Could EHR incentives draw pharma into exam room?
EHR use up 10%, as small practices tame data crunch
Electronic health records (EHRs) may hold potential benefits for hospitals and patients, and adoption is widespread. What may be less obvious, in the wake of National Health IT week, is how EHRs, spurred by government incentives, could become a new frontier for pharma brand managers.
In the last two months, research has shown, EHRs are associated with fewer hospitalizations as well as increased patient loyalty. As a DecisionResources survey indicates, the market for those records is also quickly becoming saturated, leading to a decline in forecasted revenue. With new meaningful-use requirements kicking in next year, some say pharma may also get more serious about leveraging the technology.
“It went from print and reps to standalone mobile, and now EHRs. It's the full experience for the doc. It's where they access the patient's chart, prescribe and bill,” said Ed Fotsch, MD, executive chairman of the PDR Network. Fotsch's firm is not an EHR vendor, but its drug information is delivered to prescribers via EHRs.
“[Marketers] now get to be in the exam room," he said, although, "it's pretty easy to get yourself thrown out.”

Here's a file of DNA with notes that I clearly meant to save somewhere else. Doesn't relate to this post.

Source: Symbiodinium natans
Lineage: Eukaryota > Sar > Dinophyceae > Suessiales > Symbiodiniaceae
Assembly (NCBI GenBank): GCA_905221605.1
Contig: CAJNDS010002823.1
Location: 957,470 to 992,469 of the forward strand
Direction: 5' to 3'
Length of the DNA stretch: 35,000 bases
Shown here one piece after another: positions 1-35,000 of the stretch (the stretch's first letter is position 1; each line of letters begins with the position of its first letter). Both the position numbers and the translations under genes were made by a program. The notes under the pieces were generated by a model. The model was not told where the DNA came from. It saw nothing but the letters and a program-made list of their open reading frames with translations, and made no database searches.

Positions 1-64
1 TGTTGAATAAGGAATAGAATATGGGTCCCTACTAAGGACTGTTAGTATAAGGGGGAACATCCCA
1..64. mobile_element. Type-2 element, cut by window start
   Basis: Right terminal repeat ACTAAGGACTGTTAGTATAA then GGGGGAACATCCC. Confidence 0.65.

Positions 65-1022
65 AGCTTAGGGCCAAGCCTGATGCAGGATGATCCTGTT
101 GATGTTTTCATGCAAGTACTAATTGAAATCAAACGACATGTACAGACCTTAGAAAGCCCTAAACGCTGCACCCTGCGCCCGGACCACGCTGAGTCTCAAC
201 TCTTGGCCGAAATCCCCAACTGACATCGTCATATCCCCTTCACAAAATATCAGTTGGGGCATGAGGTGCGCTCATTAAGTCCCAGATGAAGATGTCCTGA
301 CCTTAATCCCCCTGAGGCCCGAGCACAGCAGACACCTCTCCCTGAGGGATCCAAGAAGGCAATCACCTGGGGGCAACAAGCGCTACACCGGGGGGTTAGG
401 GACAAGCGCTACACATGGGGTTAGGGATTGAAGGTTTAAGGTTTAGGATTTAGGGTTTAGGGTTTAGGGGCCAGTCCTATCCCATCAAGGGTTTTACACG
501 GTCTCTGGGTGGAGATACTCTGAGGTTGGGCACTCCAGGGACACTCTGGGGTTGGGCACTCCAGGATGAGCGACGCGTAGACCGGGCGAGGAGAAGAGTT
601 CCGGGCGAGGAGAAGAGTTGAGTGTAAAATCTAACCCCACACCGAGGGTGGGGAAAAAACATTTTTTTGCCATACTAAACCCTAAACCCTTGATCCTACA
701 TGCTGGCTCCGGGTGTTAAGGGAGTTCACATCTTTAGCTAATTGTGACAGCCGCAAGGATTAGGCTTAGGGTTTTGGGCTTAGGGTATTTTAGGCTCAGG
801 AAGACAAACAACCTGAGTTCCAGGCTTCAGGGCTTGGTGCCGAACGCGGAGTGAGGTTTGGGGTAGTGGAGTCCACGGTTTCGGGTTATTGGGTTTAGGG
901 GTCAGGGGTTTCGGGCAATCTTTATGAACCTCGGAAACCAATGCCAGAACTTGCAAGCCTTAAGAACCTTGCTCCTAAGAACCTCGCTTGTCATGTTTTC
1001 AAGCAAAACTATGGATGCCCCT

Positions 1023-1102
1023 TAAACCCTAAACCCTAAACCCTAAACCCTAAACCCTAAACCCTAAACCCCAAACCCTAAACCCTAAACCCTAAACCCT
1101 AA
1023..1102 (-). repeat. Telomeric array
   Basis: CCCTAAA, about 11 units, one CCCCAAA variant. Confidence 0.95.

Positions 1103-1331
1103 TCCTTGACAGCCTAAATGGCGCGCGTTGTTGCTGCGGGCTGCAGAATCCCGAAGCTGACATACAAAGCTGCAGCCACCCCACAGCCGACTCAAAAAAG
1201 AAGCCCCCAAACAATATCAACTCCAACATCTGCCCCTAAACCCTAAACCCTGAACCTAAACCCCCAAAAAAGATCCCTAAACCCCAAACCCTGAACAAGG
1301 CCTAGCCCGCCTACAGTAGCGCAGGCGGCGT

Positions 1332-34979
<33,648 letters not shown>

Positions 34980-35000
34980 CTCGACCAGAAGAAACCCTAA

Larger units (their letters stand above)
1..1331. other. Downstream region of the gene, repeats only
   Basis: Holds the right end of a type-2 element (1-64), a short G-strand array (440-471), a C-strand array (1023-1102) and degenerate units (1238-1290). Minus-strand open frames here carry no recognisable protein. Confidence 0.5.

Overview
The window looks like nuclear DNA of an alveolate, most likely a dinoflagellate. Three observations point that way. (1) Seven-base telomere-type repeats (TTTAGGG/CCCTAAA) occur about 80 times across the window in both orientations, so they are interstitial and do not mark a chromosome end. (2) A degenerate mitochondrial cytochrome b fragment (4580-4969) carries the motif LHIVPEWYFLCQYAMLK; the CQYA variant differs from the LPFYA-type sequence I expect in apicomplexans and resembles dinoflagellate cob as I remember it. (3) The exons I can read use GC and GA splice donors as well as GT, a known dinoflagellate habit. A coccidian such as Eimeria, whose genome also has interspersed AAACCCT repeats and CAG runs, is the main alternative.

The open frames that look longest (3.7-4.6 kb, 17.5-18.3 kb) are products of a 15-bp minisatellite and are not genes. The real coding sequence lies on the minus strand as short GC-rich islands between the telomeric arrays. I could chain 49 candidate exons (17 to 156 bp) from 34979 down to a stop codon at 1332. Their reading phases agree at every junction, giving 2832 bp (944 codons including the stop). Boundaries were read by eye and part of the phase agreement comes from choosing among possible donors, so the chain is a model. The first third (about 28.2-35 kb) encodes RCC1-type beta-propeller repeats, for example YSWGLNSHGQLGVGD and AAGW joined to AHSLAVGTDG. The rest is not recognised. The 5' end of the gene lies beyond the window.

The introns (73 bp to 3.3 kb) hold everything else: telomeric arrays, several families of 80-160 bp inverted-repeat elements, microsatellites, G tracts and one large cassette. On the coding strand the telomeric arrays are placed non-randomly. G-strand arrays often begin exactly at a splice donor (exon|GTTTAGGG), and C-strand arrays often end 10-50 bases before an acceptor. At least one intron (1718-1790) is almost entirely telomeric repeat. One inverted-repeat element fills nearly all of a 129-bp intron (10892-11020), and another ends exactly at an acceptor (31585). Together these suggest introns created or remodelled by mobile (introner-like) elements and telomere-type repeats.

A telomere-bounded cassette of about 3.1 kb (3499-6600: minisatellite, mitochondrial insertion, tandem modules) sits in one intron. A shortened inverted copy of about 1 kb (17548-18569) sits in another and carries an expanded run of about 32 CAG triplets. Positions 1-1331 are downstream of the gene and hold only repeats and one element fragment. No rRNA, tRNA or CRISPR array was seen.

"Supporting prescribers' decisions is the holy grail,” Fotsch said, adding, “this is a shift for pharma. [With EHRs], it's all about the experience [doctors] have when they choose your drug, rather than just blasting advertisements. You can either earn space when they're treating a patient, and give them a reason to use it repeatedly, or you can sit on the sidelines.”
Marketers will have an opportunity to earn the space when stage 2 of Medicare and Medicaid EHR Incentive Programs comes into play on January 1, 2014. For HCPs to be eligible for the incentive, they must ensure that “more than 10% of all unique patients seen…or admitted to the eligible hospital's inpatient or emergency department during the EHR reporting period are provided patient-specific education resources,” according to the US Department of Health and Human Services.
New York State's patient portal is one EHR being designed to take advantage of Meaningful Use Stage 2.
Said Fotsch, “Clever brand teams are going to say, ‘I have all this patient education and it's been approved, and no one knows our drugs better than we do. Why don't we create an education program that doctors can use with their patients to fulfill a meaningful-use requirement, and assist both groups at the same time?'”
That integration could also help improve adjudication rates for co-pay cards. “Quality patient education that's formatted properly is a great plan, and you marry that with your financial assistance program,” and the result, Fostch said, is a conversation that goes something like this: “‘Here's education about the treatment your doctor chose for you today, and here's a way to get it less expensively.'"